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posted: 7/11/2020 3:00 PM

Editorial: Northwest Community, the legacy of Stuart Paddock Sr.

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  • Eleanor Roosevelt speaks at the opening of Northwest Community Hospital on Nov. 22, 1959. Seated at the far right is Stuart Paddock Sr.

    Eleanor Roosevelt speaks at the opening of Northwest Community Hospital on Nov. 22, 1959. Seated at the far right is Stuart Paddock Sr.
    Daily Herald photo, 1959

Daily Herald Editorial Board

In many ways, this newspaper and Northwest Community Hospital grew up together.

The late Stuart Paddock Sr., venerable editor and onetime owner, was a community builder who used his position to advocate for public education and medical care.

During the 1950s -- when the newspaper was still a weekly serving primarily suburban Cook County -- he was the leading advocate for the creation of a modern hospital for the Northwest suburbs that would rival what Chicago hospitals could offer.

He launched a fundraising campaign that led, in 1959, to the opening of Northwest Community Hospital on Central Road in Arlington Heights.

So momentous was the occasion for the suburbs that former First Lady Eleanor Roosevelt spoke at the hospital's grand opening.

Northwest Community has remained independent for six decades, even in the past decade when the Chicago region and much of the country has witnessed a rash of hospital consolidations.

But all things must pass. By year's end, Northwest Community likely will be an independent no longer.

On Wednesday, Northwest Community Healthcare, as it has been known in recent years, announced it has agreed to merge with Evanston-based NorthShore University HealthSystem, which operates Evanston, Glenbrook, Highland Park, Skokie and Swedish hospitals.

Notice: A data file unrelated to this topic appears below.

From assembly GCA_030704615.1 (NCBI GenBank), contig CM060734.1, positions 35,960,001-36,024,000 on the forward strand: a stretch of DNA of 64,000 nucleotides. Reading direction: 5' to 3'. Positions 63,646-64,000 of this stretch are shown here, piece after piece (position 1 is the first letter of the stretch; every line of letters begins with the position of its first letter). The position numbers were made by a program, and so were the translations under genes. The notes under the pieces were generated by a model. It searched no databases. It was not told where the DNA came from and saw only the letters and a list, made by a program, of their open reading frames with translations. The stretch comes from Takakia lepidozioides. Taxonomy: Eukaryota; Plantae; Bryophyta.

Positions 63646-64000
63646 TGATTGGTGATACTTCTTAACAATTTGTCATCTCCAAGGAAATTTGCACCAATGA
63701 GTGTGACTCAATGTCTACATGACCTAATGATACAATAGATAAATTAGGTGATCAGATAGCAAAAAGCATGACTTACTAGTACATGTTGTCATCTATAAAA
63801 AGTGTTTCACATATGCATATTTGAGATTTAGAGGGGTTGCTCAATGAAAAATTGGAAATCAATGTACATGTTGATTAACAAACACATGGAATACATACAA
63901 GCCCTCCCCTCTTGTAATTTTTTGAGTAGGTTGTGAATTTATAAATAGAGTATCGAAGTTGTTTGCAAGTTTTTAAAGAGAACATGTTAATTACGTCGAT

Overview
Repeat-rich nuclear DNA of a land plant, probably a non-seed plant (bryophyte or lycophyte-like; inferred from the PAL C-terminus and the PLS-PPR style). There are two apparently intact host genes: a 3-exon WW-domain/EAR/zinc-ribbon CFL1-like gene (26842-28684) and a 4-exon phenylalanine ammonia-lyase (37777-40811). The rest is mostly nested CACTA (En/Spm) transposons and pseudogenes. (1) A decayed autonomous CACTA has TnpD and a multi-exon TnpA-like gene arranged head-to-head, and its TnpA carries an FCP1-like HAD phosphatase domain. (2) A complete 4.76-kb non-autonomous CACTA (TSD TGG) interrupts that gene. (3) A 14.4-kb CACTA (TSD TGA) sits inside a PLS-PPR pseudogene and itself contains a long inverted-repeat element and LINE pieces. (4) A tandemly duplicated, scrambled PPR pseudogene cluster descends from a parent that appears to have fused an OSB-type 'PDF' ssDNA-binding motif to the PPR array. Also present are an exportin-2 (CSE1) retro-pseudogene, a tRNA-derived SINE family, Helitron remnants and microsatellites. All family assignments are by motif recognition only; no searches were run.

State and federal regulators are expected to make a decision on the deal by the end of the year.

While Northwest Community had eschewed merger talk in the past, Northwest Community CEO Steve Scogna said he and NorthShore's brass have been in discussions for a few years. "This new model in this marketplace we feel fits that whole mission and our whole purpose better," Scogna said.

The goal is to reduce costs, expand the physicians network and access to specialty services and amplify buying power, Scogna said.

In the process, Northwest Community should be in a stronger position to maintain medical care for decades to come. That's the hope anyway.

Northwest Community has earned a solid reputation over the years, and in NorthShore, it has found a partner with another stellar reputation.

Scogna will continue to lead Northwest Community and its board will remain in place. Furthermore, Northwest Community will have a seat at the table for the NorthShore board of directors.

"We really want to make sure that this community knows the 60 years that they've invested in is certainly going to be continuing on and we're very proud of that brand," Scogna said.

We have a feeling Stuart Paddock Sr. would have been proud, too.